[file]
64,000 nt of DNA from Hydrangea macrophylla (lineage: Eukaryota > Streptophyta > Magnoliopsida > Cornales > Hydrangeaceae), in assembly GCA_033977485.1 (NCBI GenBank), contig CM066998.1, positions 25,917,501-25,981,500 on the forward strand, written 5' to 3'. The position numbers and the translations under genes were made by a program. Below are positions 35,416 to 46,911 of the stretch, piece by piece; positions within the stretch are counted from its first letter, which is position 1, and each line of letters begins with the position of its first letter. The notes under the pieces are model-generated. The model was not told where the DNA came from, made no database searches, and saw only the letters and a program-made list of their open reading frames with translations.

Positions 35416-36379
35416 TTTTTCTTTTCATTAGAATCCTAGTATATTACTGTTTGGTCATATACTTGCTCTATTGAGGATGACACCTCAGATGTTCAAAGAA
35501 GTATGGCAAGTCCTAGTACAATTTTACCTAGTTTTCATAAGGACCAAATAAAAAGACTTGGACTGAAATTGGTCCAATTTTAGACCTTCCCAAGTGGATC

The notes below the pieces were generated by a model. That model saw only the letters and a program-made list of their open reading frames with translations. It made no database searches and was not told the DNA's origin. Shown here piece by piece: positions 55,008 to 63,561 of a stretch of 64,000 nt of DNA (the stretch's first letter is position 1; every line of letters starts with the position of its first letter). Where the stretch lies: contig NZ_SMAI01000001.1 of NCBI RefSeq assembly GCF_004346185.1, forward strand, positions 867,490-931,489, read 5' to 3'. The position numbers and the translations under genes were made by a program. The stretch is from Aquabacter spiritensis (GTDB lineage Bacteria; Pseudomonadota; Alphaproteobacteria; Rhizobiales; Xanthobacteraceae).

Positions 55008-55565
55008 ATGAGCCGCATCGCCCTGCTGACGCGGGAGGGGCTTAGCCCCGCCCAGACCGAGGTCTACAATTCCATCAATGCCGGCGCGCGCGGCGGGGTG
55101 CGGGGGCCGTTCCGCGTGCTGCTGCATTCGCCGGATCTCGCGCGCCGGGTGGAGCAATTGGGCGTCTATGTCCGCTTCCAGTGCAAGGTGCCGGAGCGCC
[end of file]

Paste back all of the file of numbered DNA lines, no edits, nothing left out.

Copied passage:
64,000 nt of DNA from Hydrangea macrophylla (lineage: Eukaryota > Streptophyta > Magnoliopsida > Cornales > Hydrangeaceae), in assembly GCA_033977485.1 (NCBI GenBank), contig CM066998.1, positions 25,917,501-25,981,500 on the forward strand, written 5' to 3'. The position numbers and the translations under genes were made by a program. Below are positions 35,416 to 46,911 of the stretch, piece by piece; positions within the stretch are counted from its first letter, which is position 1, and each line of letters begins with the position of its first letter. The notes under the pieces are model-generated. The model was not told where the DNA came from, made no database searches, and saw only the letters and a program-made list of their open reading frames with translations.

Positions 35416-36379
35416 TTTTTCTTTTCATTAGAATCCTAGTATATTACTGTTTGGTCATATACTTGCTCTATTGAGGATGACACCTCAGATGTTCAAAGAA
35501 GTATGGCAAGTCCTAGTACAATTTTACCTAGTTTTCATAAGGACCAAATAAAAAGACTTGGACTGAAATTGGTCCAATTTTAGACCTTCCCAAGTGGATC

The notes below the pieces were generated by a model. That model saw only the letters and a program-made list of their open reading frames with translations. It made no database searches and was not told the DNA's origin. Shown here piece by piece: positions 55,008 to 63,561 of a stretch of 64,000 nt of DNA (the stretch's first letter is position 1; every line of letters starts with the position of its first letter). Where the stretch lies: contig NZ_SMAI01000001.1 of NCBI RefSeq assembly GCF_004346185.1, forward strand, positions 867,490-931,489, read 5' to 3'. The position numbers and the translations under genes were made by a program. The stretch is from Aquabacter spiritensis (GTDB lineage Bacteria; Pseudomonadota; Alphaproteobacteria; Rhizobiales; Xanthobacteraceae).

Positions 55008-55565
55008 ATGAGCCGCATCGCCCTGCTGACGCGGGAGGGGCTTAGCCCCGCCCAGACCGAGGTCTACAATTCCATCAATGCCGGCGCGCGCGGCGGGGTG
55101 CGGGGGCCGTTCCGCGTGCTGCTGCATTCGCCGGATCTCGCGCGCCGGGTGGAGCAATTGGGCGTCTATGTCCGCTTCCAGTGCAAGGTGCCGGAGCGCC